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5:52am

Thu July 3, 2014
Asia

Mosquito-Repellent Paper Attracts Readers

Originally published on Thu July 3, 2014 10:14 am

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RENEE MONTAGNE, HOST:

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5:46am

Thu July 3, 2014
Sports

Traded MLB Pitchers Meet For The First Time During Bathroom Break

Originally published on Thu July 3, 2014 10:14 am

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4:18am

Thu July 3, 2014
NPR Story

In Iraq's Sacred City Of Najaf, Clerics Call On Shiites To Fight

Originally published on Thu July 3, 2014 12:08 pm

Iraqi Shiite volunteers with the Labayk ya Hussein Brigade take part in a training session in the holy city of Najaf in late June. Clerics in the city called for Shiites to step forward and fight the Sunni group formerly known as the Islamic State of Iraq and Syria (which now calls itself simply the Islamic State).
Haidar Hamdan AFP/Getty Images

Sunni militants claimed vast swaths of Iraq last month, thanks largely to the collapse of the Iraqi army.

But three weeks later, the army has been able to win back some territory. The gains come after a call to arms by Shiite religious leaders in the holy city of Najaf, where deep emotion and symbolism are inspiring Shiite volunteers.

Najaf is home to the ancient Valley of Peace cemetery, which seems crowded. Miles of desert stretch under blistering sun, the gilded domes of mausoleums pressed up against the dusty headstones of the ordinary dead.

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4:18am

Thu July 3, 2014
NPR Story

Award-Winning Children's Book Author Walter Dean Myers Dies

Originally published on Thu July 3, 2014 10:14 am

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4:18am

Thu July 3, 2014
NPR Story

Supreme Court's Hobby Lobby Ruling Yields Polarized Debate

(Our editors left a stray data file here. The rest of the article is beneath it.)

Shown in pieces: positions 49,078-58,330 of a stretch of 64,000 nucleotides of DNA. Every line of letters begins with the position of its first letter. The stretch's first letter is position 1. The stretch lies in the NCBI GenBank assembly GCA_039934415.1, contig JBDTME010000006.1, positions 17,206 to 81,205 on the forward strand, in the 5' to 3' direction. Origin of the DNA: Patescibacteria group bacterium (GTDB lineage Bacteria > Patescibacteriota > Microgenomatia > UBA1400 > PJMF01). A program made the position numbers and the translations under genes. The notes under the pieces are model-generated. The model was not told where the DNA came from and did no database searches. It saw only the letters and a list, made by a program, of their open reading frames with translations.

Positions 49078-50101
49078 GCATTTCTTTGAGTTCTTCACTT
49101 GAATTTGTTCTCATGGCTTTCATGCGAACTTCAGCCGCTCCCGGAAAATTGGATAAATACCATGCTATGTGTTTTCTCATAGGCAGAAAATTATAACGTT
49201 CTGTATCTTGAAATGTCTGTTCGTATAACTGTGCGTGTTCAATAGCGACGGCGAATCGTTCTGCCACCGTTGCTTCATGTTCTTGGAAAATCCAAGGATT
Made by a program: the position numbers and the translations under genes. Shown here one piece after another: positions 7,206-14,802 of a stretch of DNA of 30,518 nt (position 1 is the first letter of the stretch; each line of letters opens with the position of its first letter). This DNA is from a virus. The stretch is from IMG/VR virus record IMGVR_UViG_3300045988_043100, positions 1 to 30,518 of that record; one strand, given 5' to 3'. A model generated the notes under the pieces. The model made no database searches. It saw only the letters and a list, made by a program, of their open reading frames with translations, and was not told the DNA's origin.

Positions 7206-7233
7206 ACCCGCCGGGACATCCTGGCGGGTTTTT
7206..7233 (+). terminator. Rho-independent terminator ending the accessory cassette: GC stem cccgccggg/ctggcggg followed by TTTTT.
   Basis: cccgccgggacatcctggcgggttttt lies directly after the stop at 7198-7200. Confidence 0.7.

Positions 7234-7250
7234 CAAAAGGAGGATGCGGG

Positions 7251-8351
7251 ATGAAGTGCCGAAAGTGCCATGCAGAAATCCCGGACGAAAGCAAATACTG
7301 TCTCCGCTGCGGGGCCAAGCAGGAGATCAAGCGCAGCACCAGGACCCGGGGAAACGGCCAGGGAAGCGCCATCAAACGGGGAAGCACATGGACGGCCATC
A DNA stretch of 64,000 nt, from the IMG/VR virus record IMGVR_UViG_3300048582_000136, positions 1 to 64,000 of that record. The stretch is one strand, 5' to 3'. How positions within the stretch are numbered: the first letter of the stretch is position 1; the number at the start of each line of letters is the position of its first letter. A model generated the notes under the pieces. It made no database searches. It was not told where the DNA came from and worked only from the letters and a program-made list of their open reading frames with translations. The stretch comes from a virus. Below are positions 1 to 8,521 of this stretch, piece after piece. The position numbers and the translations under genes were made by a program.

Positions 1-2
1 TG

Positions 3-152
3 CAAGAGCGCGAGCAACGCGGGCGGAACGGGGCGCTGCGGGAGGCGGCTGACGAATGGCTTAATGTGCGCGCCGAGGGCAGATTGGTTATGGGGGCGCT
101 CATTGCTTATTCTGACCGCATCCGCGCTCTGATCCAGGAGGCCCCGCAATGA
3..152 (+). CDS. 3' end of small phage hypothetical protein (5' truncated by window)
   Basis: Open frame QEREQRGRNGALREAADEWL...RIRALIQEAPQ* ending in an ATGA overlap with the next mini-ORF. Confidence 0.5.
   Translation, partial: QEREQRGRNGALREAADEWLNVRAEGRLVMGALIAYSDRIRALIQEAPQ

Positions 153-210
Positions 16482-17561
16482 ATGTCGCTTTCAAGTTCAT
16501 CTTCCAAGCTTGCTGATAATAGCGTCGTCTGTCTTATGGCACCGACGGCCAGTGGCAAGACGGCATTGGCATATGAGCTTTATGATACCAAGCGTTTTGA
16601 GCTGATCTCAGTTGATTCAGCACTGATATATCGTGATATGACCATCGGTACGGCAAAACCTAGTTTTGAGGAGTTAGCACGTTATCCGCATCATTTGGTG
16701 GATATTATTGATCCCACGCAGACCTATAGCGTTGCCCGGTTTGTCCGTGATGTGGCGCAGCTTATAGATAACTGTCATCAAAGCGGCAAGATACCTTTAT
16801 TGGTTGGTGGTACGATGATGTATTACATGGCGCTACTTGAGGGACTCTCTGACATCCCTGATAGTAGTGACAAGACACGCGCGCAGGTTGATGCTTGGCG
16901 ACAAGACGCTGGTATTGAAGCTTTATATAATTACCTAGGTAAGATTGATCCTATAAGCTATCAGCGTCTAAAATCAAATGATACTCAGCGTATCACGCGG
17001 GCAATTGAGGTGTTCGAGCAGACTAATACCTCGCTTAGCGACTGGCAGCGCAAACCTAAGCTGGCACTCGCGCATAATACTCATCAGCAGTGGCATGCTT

Originally published on Thu July 3, 2014 10:14 am

Transcript

RENEE MONTAGNE, HOST:

Now let's get one more perspective on a deeply polarized debate, a debate set off by this week's Supreme Court ruling in a case brought by the craft store chain Hobby Lobby. The court found that some business owners with religious objections to contraceptives cannot be required to provide them to their employees with their health insurance plans. But does that ruling end there? Our Steve Inskeep digs deeper into what's fueling this debate.

STEVE INSKEEP, HOST:

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4:18am

Thu July 3, 2014
NPR Story

Ale Ads Rethink Revolutionary War Outcome

Originally published on Thu July 3, 2014 10:14 am

Transcript

DAVID GREENE, HOST:

And our Last Word In Business today is, if they won.

(SOUNDBITE OF SONG, "RULE, BRITANNIA!")

RENEE MONTAGNE, HOST:

Imagine an America where trucks are called lorries, garbage cans are bins.

GREENE: Taxicabs are black, elevators are lifts, and English muffins are, well, just muffins.

MONTAGNE: That's the idea behind, If We Won. It's a cheeky, new advertising campaign from Newcastle Brown Ale. It envisions what the United States would be like if Britain had won the Revolutionary War.

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4:18am

Thu July 3, 2014
NPR Story

China Announces Another Easing Of Its Currency Controls

Originally published on Thu July 3, 2014 10:14 am

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5:53am

Wed July 2, 2014
Animals

Ukraine Wants Its Dolphins Back

Originally published on Wed July 2, 2014 6:53 am

Transcript

RENEE MONTAGNE, HOST:

Good morning. I'm Renee Montagne. Ukraine wants its dolphins back. It seems when Russia invaded the Ukrainian nation of Crimea, it also seized Ukraine's military dolphins. Those dolphins were trained to detect mines and enemy divers. Now they're under Russian control. A Russian news site reports Ukraine is demanding Russia return the dolphins as it has other military equipment. But Russia is saying nyet, the dolphins are in the navy now - the Russian Navy. It's MORNING EDITION. Transcript provided by NPR, Copyright NPR.